Courts have developed a two-step process to implement a plaintiff's right under § 216(b) to bring an action on behalf of others similarly situated to him. See, e.g., Petersen v. Marsh USA, Inc., 2010 WL 5423734, at *2 (N.D. Ill. Dec. 23, 2010) (citing Russell v. Illinois Bell Tel. Co., 575 F. Supp. 2d 930, 933 (N.D. Ill. 2008)). At the first step, sometimes called the notice stage, a plaintiff is required to show that there are "similarly situated employees who are potential claimants." Smallwood v. Illinois Bell Tel. Co., 710 F. Supp. 2d 746, 750 (N.D. Ill. 2010). A plaintiff can do this by making a "modest factual showing" that he and other potential plaintiffs were victims of a common unlawful policy or plan. Id. (quoting Flores v. Lifeway Foods, Inc., 289 F. Supp. 2d 1042, 1045 (N.D. Ill. 2003)). "[A] plaintiff need only demonstrate a factual nexus that binds potential members of a collective action together." Gambo v. Lucent Techs., Inc., 2005 WL 3542485, *4 (N.D. Ill. Dec. 22, 2005).

At this stage, the Court does not resolve factual disputes, decide substantive issues going to the merits or make credibility determinations. Marshall v. Amsted Indus., Inc., 2010 WL 2404340, * 5 (S.D. Ill. June 16, 2010). If a plaintiff succeeds at the notice stage, the Court will conditionally certify the collective action and will authorize notice of the action to potential plaintiffs who may want to join. Smallwood, 710 F. Supp. 2d at 750. The standard at the notice stage is lenient, Russell, 575 F. Supp. 2d at 933, and courts have broad discretion to implement the notice provisions of § 216(b). Hoffman-La Roche, 493 U.S. at 169.

The second step occurs after the opt-in period and further discovery. There, at a defendant's request, the Court asks "whether there is sufficient similarity between the named and opt-in plaintiffs to allow the matter to proceed to trial on a collective basis." Smallwood, 710 F. Supp. 2d at 750 (internal quotations omitted). If there is not sufficient similarity, the Court may reconsider its decision to allow the case to proceed as a collective action and dismiss the opt-in plaintiffs' claims without prejudice. Russell, 575 F. Supp. 2d at 933; Marshall, 2010 WL 2404340 at * 5.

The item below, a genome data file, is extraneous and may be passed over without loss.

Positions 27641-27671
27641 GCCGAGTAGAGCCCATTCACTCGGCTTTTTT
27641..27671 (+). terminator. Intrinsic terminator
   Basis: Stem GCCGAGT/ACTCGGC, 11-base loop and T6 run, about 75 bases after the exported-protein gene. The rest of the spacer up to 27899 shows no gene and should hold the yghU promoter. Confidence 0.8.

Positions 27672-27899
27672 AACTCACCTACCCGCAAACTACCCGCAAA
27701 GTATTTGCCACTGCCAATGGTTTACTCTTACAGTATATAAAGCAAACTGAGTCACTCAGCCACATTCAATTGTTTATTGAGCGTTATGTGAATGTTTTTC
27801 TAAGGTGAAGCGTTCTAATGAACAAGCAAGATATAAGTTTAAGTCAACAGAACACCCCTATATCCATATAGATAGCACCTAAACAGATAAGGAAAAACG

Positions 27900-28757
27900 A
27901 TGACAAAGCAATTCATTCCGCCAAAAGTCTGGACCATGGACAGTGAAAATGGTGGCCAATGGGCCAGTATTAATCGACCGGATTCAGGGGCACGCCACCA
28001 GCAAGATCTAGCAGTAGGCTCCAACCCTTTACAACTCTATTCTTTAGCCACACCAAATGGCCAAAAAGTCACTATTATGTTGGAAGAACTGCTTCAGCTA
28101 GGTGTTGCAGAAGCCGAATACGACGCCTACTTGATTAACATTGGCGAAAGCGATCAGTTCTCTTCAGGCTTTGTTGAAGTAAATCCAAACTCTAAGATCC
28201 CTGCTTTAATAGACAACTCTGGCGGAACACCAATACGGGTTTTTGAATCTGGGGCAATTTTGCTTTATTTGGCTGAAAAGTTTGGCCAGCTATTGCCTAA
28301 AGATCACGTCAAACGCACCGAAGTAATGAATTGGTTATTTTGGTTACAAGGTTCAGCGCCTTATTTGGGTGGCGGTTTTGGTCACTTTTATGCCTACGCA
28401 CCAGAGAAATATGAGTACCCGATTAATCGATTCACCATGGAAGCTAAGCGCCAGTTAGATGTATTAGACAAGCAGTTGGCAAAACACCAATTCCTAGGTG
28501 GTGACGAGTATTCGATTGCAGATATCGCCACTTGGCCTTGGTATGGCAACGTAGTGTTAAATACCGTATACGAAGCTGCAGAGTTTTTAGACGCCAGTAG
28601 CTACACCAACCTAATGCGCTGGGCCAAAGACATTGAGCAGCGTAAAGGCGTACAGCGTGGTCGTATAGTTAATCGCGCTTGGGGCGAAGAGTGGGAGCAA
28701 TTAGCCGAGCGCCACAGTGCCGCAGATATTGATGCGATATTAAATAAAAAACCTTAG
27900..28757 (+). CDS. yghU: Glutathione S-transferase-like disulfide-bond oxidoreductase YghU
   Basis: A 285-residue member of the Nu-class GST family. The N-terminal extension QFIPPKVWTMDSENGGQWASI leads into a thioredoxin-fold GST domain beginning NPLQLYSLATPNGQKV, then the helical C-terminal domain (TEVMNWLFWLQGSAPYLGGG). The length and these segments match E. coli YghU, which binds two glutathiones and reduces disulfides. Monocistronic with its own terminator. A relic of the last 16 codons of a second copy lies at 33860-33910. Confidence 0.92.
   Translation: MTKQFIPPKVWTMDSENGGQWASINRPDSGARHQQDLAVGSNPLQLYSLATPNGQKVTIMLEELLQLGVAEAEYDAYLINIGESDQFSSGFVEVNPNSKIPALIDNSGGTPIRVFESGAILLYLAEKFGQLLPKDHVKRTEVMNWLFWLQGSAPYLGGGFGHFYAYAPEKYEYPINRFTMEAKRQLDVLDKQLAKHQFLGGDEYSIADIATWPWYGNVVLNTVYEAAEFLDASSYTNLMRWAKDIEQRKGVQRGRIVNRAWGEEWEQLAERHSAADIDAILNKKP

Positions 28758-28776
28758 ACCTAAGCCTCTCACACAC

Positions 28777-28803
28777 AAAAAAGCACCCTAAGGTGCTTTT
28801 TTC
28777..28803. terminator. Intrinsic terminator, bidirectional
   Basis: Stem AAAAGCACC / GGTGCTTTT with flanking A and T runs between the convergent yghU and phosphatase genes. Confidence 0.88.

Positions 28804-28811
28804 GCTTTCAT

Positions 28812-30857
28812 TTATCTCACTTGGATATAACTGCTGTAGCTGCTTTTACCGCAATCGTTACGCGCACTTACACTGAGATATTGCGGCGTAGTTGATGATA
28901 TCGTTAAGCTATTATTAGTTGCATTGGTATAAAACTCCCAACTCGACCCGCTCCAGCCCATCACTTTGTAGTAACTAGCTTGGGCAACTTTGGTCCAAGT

2. Analysis

At this stage, Curless is only required to show that there are "similarly situated employees who are potential claimants." Smallwood, 710 F. Supp. 2d at 750.The declarations submitted by Curless and the other plaintiffs show a substantial similarity in the extra work that was required to be performed. Great American argues the work varied by location, however, Curless' claim is more than 20% of the work performed was non-tipped work which was not properly compensated; the claim does not argue each server was required to do the exact same non-tipped work. Further, at this stage, the Court "does not resolve factual disputes, decide substantive issues going to the merits or make credibility determinations." Marshall, 2010 WL 2404340 at * 5. The Court believes there is sufficient similarity between the claims to create a common nexus between the plaintiffs.